42% of stalking incidences reported by college women were perpetrated by a current or former intimate partner.1
College students face unique obstacles in dating relationships and when seeking help, such as:
- Living on campus away from home can make students feel trapped in their community and social peer groups.
- College students might be more fearful of reporting because they don’t want to get in trouble for any substance use. For instance, if they were sexually assaulted, but they were drunk when it happened, they may be reluctant to report it.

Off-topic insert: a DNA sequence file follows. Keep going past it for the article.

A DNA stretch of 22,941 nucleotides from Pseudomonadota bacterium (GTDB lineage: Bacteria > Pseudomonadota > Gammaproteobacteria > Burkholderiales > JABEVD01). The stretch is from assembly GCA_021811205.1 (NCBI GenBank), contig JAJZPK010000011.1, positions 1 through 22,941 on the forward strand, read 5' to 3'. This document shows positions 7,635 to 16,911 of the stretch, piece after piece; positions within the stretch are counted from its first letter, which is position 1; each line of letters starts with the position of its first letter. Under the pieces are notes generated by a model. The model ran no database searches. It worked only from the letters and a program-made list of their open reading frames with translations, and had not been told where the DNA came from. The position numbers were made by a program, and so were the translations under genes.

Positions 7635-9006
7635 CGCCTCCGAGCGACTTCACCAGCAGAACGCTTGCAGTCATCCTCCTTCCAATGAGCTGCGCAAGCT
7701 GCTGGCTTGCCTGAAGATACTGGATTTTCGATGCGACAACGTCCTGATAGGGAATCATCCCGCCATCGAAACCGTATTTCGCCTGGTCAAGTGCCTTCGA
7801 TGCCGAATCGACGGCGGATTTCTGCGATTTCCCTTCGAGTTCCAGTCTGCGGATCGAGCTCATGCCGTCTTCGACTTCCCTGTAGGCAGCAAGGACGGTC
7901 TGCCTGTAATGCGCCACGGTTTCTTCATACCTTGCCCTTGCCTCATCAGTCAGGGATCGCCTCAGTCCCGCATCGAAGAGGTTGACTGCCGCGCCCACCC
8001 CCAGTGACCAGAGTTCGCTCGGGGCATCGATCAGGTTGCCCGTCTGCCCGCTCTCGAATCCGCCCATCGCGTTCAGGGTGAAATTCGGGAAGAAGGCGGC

- Avoiding harassment and stalking can be more difficult when a victim lives in the same residence hall as their abuser.
- Campus policies and procedures about dating abuse may be unclear.
- Campus security and RAs may be underprepared to deal with dating abuse.
In New York State, there is a law that requires colleges and universities to provide information to students about domestic violence and stalking, as well as sexual assault. For more information, visit our Campuses page.
For more on dating abuse on college campuses:
- The Red Flag Campaign
- Campus Dating Violence Fact Sheet
- A College Student’s Guide to Safety Planning